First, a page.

They're not actually working on the borders, though, according to officials.
Chris Wattie / Reuters
I was 13 when I asked my father for the first time if I could leave Lebanon and go to France to pursue my education. At the time, I was at a disadvantage for the mere fact of being a woman. Growing up...
Amir Cohen / Reuters
Canadians have good reason to question the government's "security" justification for the refusal.
People engaged in conflict need to develop a language of grief. Religion has traditionally offered one, but in Israel's early years people weren't looking for the old mourning rituals that Judaism had to offer. Neither were they particularly interested in warlike language - "warriors," "glory," and so forth. They turned instead to the natural world.
Zubaida Yahya via Getty Images
There is no one-size-fits all system to improve health. This is true for everyone -- and especially for refugee populations living in fragile and humanitarian contexts, where the right to health is far from guaranteed. Recognizing this, e-Sahha was designed not only to improve the timeliness and outreach of health monitoring, but also to gather feedback from pregnant women and other users about the perceived and actual quality of care they received.
In early June, 2003, Air Canada was about to launch its inaugural non-stop flight from Montreal to Beirut. But then, inexplicably, the Canadian government pulled the rug out from under Air Canada -- citing "national security" issues.
Brett Tarver/World Vision
Some mothers feel grateful that they're still alive and at least have their children with them. One mother, who has been raising her children in this tented settlement for the past four years, said she wished they had stayed behind in Syria. She said it would be better to have died than to be living as they are.
Juan Camilo Bernal Photographer via Getty Images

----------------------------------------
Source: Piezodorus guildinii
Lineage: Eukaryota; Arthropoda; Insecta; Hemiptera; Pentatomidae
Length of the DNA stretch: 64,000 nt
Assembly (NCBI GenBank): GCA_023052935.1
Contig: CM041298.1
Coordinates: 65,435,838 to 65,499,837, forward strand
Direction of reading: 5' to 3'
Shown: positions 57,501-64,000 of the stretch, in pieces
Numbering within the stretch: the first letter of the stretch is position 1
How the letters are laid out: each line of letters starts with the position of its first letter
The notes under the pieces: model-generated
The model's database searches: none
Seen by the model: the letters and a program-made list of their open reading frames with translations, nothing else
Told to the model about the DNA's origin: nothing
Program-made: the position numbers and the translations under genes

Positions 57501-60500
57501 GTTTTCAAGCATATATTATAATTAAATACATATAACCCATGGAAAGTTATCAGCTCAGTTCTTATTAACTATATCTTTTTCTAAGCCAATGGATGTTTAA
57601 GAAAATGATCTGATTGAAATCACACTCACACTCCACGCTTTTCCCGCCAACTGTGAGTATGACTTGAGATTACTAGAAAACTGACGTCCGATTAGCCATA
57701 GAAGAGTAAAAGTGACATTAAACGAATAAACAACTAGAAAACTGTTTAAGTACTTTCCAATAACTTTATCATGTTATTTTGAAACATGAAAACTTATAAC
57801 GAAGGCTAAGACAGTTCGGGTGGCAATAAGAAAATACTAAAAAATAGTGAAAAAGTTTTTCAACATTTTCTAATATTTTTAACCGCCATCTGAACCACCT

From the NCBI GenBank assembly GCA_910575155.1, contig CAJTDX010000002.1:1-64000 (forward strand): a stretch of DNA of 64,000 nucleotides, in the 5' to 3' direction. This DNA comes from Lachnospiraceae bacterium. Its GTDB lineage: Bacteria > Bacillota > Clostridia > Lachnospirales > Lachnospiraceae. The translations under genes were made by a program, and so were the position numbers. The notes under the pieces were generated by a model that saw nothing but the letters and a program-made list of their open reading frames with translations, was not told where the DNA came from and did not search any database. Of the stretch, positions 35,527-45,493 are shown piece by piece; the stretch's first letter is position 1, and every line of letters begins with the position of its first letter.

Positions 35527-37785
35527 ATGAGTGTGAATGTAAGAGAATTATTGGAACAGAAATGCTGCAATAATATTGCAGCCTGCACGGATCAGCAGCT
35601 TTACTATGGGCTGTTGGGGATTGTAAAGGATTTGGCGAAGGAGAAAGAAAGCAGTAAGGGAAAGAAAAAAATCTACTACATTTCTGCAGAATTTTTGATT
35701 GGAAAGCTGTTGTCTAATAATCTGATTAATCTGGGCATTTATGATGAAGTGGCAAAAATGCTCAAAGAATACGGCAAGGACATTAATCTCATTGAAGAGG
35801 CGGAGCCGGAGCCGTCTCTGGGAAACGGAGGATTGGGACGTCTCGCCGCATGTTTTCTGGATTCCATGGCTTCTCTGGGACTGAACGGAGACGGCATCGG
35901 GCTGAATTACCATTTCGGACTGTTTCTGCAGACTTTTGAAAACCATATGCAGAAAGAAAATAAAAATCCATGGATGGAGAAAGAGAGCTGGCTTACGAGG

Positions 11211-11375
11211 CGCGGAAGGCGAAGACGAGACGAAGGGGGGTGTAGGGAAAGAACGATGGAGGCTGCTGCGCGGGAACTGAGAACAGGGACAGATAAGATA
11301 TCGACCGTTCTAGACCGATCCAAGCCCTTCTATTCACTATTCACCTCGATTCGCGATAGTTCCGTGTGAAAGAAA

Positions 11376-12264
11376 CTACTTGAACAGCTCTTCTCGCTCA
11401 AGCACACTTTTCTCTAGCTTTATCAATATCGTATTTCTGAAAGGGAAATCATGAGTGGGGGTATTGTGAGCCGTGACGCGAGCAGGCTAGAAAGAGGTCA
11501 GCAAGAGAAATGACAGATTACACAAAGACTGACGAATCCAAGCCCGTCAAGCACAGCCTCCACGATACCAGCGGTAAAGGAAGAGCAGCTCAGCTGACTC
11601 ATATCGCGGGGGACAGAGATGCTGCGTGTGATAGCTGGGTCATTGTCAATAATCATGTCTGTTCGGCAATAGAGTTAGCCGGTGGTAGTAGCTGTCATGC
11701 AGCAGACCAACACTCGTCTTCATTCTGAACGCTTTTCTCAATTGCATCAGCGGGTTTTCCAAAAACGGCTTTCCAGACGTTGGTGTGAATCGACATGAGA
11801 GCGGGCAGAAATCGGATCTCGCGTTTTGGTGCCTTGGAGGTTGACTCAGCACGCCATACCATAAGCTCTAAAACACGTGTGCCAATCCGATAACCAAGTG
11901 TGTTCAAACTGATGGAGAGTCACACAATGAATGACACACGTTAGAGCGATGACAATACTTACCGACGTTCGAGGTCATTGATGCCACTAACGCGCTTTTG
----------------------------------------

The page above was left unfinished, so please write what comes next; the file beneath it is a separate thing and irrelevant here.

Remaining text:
This week marks five years since the start of the Syrian conflict. The war has inflicted a devastating toll on millions of desperate Syrian families, resulting in a humanitarian crisis that has rippled throughout the region. More than 4.3 million Syrian refugees are now trying to piece their lives back together in neighbouring countries. That's where the No Lost Generation project comes in. It's a global initiative, supported by donor countries and non-governmental organizations, to help save the future of displaced Syrian children. The goal is to provide safe education and psycho-social support which includes protecting children from exploitation, abuse and violence.
Ralph Baydoun, World Vision
Home is a tent divided in two for Um Yasmine and her five children. The Syrian widow fled to a dusty field in Lebanon three years ago, as war piled up bodies around her beloved city of Homs. Now, a bedsheet hangs down the middle of her crowded tent shared with another refugee family. Um Yasmine is so tired of this makeshift life. She just wants to go home.
Sumaya Agha/Mercy Corps
Millions of Syrian families are experiencing living conditions too cold to be believed. It may come as a surprise to many Canadians that places like Lebanon and Turkey actually get extremely cold in the winter months, making life even more miserable for people who have fled conflict to live in refugee camps.
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The Syrian conflict has passed two sobering milestones. The civil war -- now entering its fourth year -- has now claimed more than 200,000 lives and forced more than three million people to flee the country. The Canadian government can and should be playing a more direct role in addressing the refugee crisis in Lebanon by immediately increasing our humanitarian assistance.
STR via Getty Images
If the theory that the executions were faked by Hollywood (and that the journalists were alive) seem far-fetched, it illustrates the ideological line of the network as the influence of Qatar's royalty, the founders of the TV station, can be felt as they may not view an American intervention against the Islamic State favourably.
Consider what is happening in Syria even as we read these words. Aid agencies have become so desperate for help that they repeatedly call upon the affluent West to step up and assist the 9.3 million people living at risk, and the 3.5 million Syrians living under siege. Surely these people matter to us, right?
As Lebanon is drawn into its neighbour's conflict, sectarian tensions mount and the cost of hosting more than 700,000 refugees takes its toll. The welcome mat so graciously rolled out by the Lebanese for Syrian refugees is now becoming frayed at the edges.